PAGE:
Nov 27, 2011; Philadelphia, PA, USA; Philadelphia Eagles offensive coordinator Marty Mornhinweg along the sidelines during the second quarter against the New England Patriots at Lincoln Financial Field. The Patriots defeated the Eagles 38-20. Mandatory Credit: Howard Smith-USA TODAY Sports
We have spent a lot of time talking about the quarterback position, even before the draft occurred. There has been plenty of reason for that, obviously. Add to that, the draft of a high-profile quarterback, and we talk even more. Then, we look at the depth chart, and realize that the Jets have six quarterbacks on the team, which sparks even more discussion.
There has been plenty of talk about Mark Sanchez’s perspective, how coach Ryan is going to handle it, about Tim Tebow, and of course about Geno Smith. But, what about the new offensive coordinator? Marty Mornhinweg has to manage and teach all of these guys. Here is what coach Mornhinweg has to say about it:
Yeah, that’s a good point and here’s what we have. We’ve got a host of quarterbacks and now, highly talented young men. This thing is going to be about competition and that brings out the best. Now you give up just a little bit doing it that way with the reps, and so that’s going to be an important process, well thought out and very well structured as far as how we go about practicing to get everybody enough reps, number one, to get a great evaluation on them and opportunity. And then reps are part of the learning process for all of the quarterbacks. So yeah, that’s a good point but you certainly give up something to get something doing it that way.
Mornhinweg has had the unique opportunity to work with more than one “mobile” quarterback, working with Michael Vick, and Steve Young at different times in his career, among other players. Geno Smith is a mobile player as well, and Marty talked about working with that many mobile QB’s:
I’ve been fortunate. All of them are different. Every quarterback is different, even the ones that are sort of in the same mold as each other, are quite different. Every quarterback is built different, so they are unique. And I know this – you have to coach them individually that way and play towards their strengths. My first challenge and goal is, and I think I know, but you never really know until you’re in it, what Geno’s great strengths are and I think I know. Certainly, (we’ll) lean that way. Even in his development in practice and then over on the side we’ll work on, and everybody’s got strengths and weaknesses. We’ll work on the weakness on the side, but we’ll try to get those strengths going right away with all of our quarterbacks.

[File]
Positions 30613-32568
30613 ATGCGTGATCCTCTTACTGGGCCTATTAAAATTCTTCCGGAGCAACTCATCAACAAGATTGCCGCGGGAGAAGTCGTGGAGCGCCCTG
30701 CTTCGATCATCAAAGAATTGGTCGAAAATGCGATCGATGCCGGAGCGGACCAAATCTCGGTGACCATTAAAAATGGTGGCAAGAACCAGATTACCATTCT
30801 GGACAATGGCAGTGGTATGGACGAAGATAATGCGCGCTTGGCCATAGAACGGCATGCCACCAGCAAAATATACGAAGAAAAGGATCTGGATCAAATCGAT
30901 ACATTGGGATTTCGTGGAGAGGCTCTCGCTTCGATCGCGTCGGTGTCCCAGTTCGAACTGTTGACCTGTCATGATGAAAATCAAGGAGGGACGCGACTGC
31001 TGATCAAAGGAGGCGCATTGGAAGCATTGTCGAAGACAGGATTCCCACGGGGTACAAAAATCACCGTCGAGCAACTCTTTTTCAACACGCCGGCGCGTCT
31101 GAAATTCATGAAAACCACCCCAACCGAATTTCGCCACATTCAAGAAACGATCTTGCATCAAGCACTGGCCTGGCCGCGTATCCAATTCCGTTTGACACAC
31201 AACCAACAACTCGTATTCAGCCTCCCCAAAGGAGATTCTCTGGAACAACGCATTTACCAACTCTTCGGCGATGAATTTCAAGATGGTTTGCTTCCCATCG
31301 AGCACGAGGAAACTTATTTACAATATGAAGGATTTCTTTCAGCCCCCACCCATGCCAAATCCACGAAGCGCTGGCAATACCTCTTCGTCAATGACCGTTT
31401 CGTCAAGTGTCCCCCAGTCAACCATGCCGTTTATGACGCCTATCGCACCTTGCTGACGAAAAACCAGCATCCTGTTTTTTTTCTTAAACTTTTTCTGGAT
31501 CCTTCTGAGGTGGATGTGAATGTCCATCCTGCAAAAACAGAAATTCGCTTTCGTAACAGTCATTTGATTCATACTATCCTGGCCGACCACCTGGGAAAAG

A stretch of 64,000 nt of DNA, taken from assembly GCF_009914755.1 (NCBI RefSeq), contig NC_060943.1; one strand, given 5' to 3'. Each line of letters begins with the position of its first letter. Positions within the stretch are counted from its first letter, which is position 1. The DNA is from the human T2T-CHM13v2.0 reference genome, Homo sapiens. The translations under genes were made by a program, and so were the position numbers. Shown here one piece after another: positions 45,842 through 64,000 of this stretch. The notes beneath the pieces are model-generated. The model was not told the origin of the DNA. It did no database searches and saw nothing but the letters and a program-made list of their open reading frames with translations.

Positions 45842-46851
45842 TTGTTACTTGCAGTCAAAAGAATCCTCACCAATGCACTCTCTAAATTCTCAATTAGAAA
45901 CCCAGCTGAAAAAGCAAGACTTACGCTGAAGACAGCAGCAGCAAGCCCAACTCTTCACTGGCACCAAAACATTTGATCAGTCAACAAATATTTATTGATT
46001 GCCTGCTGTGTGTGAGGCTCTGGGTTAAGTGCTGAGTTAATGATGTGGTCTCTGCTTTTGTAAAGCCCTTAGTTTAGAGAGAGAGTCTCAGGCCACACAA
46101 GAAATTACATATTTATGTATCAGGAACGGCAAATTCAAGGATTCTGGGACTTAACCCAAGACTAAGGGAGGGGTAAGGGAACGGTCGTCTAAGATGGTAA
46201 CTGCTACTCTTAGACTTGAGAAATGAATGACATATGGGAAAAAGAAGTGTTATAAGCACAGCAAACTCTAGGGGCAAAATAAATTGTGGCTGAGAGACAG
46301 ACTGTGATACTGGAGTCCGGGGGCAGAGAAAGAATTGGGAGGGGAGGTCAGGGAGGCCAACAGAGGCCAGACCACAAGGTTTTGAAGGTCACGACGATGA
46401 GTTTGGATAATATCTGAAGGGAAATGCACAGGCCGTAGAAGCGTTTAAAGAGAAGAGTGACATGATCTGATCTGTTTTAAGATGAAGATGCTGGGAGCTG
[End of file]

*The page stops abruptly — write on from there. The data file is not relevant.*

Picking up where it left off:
Marty has also been blessed with a new weapon at the running back position. Here is what he had to say about him:
We all like and appreciate the way that Chris plays the game. He plays it in a tough, physical manner. That always helps. You have a one, two and even three punch thing going on in the backfield. That’s just outstanding because it keeps you fresh. You have a downhill physical guy and then you’ve got some dynamic ability out there. It mixes very well.
He also talked about Mark Sanchez, and the fact that his time at USC is part of what gave him, as he put it, initially a “leg” up on the competition. Marty is on the same page with the competition theme, and appears to be the right guy to run the show. He knows that dividing up the snaps is going to be difficult, but seems ready to take the job head on. He looks at the positives of each guy, and what they can bring to the team.
Who does that mean will be on the field? That we will find out this summer. But I believe that the Jets are on the right track with Marty Mornhinweg.